In fact, taking the Quadrophenia metaphor to the cliff's edge, you could say that Handforth's sculpture is not modern, or postmodern, but rather mod. Trained during the early 1990s in Frankfurt, when Martin Kippenberger was lording over the city's art school, Handforth became interested in the deep cultural value of designed objects, while classmates such as Tobias Rehberger became connoisseurs of surfaces in designer culture. In other words, Handforth's sculptures may traffic in the well-pressed suits of modernism, but their motifs, unlike those of so many works of the past decade, always run counter to formal pastiche and instead resonate socially. The artist's most recent assemblages may have the tilted, expansive angles of classic Mark Di Suvero works-they might even evoke Alexander Calder's mobiles, as their parts dangle from the gallery ceiling-but they are unmistakably composed of the bent frames of highway light posts. Aesthetics end up recalling the dead-zone nighttime highways of the modern, industrial United States and, more specifically, the dark roads that skirt Handforth's adopted home of Miami. (As he takes his objects slightly out of modern circulation, so he has done with himself in Byronic fashion.)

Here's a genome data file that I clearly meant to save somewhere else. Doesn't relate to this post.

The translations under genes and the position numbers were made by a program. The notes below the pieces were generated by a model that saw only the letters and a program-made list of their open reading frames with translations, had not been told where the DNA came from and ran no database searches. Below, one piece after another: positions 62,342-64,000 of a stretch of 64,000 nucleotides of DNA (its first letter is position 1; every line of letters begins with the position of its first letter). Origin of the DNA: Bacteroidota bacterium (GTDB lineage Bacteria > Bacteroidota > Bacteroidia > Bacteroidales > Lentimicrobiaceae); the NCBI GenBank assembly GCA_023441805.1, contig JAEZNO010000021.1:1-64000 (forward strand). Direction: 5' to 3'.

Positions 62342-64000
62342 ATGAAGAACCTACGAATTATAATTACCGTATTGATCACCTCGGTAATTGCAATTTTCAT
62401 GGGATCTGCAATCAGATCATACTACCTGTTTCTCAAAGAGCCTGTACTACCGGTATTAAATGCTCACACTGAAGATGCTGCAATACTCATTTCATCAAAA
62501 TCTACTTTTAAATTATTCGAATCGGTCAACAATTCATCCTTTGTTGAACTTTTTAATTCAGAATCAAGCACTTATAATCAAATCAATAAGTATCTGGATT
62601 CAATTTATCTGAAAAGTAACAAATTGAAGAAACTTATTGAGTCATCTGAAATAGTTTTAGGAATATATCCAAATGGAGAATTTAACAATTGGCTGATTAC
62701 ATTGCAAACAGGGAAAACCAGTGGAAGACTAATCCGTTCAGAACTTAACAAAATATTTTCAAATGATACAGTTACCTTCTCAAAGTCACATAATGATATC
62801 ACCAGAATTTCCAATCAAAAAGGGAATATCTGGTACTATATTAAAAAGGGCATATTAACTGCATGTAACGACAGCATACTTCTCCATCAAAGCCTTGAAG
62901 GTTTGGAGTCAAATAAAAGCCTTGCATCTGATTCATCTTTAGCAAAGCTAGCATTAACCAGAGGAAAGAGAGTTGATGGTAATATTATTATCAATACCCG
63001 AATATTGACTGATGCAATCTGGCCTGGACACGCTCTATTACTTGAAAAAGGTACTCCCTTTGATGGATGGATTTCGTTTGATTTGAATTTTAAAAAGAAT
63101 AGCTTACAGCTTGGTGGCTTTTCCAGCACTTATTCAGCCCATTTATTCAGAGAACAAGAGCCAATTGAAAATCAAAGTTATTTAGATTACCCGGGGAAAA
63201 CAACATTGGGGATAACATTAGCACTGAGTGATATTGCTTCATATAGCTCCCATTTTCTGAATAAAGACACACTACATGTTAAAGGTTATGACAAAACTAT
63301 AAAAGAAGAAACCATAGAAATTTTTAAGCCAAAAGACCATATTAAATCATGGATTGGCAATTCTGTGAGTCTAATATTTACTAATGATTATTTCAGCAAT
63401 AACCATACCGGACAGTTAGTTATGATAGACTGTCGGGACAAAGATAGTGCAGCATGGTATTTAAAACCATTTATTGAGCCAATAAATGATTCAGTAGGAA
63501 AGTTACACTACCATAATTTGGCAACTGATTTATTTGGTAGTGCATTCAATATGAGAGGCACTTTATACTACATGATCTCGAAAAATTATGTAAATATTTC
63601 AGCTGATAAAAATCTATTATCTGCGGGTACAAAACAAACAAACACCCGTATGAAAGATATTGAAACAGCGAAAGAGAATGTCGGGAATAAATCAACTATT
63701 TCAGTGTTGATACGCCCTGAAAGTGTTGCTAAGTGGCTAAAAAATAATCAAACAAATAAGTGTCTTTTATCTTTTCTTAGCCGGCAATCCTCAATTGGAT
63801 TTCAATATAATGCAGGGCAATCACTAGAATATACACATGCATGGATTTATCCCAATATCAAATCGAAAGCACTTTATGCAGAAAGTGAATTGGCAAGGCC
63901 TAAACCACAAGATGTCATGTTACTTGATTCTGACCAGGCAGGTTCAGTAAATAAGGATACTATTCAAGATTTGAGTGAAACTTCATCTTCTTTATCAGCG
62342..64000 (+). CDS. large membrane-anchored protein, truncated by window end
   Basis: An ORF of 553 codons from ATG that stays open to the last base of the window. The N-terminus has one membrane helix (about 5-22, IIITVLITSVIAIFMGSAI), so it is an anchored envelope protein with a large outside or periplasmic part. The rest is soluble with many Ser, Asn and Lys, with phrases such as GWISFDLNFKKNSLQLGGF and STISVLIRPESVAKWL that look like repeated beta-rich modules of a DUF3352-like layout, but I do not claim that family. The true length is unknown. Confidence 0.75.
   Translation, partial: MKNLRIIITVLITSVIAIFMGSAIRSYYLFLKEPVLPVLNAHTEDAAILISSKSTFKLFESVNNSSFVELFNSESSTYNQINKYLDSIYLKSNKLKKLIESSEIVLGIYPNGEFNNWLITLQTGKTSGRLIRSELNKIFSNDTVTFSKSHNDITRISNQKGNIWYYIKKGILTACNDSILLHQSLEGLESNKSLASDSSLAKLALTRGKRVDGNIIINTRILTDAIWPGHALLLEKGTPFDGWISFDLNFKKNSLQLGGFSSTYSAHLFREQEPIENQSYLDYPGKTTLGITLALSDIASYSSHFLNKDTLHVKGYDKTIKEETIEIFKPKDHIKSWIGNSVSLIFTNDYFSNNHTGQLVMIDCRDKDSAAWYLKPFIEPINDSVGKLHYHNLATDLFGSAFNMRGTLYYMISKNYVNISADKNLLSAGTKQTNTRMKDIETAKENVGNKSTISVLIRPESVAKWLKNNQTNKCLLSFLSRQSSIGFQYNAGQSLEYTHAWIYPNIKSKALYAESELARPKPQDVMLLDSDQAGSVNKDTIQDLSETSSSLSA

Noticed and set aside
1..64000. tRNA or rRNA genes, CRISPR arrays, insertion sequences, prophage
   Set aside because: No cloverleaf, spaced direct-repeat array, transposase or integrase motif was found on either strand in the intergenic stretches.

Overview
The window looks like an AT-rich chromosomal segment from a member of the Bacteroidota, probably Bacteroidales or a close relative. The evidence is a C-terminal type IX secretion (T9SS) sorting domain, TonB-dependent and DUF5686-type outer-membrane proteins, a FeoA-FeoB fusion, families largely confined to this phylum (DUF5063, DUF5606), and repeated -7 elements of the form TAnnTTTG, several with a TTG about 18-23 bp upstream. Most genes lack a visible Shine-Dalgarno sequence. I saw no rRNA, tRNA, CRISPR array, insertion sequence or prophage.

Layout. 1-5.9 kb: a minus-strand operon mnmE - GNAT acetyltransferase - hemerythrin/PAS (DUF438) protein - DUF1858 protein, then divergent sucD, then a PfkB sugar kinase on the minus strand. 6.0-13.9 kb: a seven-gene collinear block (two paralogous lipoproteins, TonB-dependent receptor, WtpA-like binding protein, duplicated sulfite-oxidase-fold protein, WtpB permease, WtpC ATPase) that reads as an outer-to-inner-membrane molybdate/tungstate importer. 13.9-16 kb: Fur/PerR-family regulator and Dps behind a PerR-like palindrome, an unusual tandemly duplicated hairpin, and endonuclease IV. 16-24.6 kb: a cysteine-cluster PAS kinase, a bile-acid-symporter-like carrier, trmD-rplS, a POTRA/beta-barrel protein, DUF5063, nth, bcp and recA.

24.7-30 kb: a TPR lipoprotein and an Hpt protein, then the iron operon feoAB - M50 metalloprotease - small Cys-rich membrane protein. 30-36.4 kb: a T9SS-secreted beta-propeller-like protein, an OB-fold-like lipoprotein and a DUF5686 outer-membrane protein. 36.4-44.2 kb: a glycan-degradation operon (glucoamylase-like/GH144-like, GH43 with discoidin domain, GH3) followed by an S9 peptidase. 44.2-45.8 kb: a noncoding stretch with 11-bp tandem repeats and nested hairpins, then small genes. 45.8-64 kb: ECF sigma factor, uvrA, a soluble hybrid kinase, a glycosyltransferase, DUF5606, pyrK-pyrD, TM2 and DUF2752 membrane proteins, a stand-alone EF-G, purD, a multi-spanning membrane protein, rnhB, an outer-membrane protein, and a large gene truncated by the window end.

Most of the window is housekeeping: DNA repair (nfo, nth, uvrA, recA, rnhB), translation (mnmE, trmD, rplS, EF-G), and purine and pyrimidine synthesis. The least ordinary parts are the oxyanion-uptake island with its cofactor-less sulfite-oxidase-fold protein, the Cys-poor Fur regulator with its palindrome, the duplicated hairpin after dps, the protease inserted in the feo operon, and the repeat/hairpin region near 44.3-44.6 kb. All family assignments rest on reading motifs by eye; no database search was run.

In this regard, Handforth says that he is often interested in the "failures" of works by modernist sculptors-the ways in which they rust, accrue real cultural weight over time, or are actually misused by the public. (Looking again to English poets for a Romantic corollary, one could think of the lushly deteriorated world of Coleridge's "Kubla Kahn.") Handforth remembers the important pleasure of discovering, when he attended art school, that Henry Moore's bulbous torsos were called "turd in the square sculptures"-or that there was once an outcry in London against a Carl André sculpture that consisted of 120 bricks arranged in a rectangle. Handforth pays close attention to such slippages when it comes to fine art, and his practice can be seen as a sculptural turn on the Instamatic photographs that accompany Robert Smithson's essay A Tour of the Monuments of Passaic, New Jersey (1967). Smithson visited various industrial sites around the city, from pumping derrick to pipeline, and described them as works of art. In a similar fashion, Handforth looks for "sculpture" that already exists amid the cultural wreckage and then most often brings the object into the gallery setting, with the resulting tension creating a sociological poetry for all to see. (For one recent public work in Basel, Switzerland, he left his sculpture outside. He found graffiti on a wall and made a duplicate beneath a bridge of its scrawled message of failed romanticism, in blue neon lights that reflected upon the flowing waters: Claudia I love you kind of; 11:25pm.)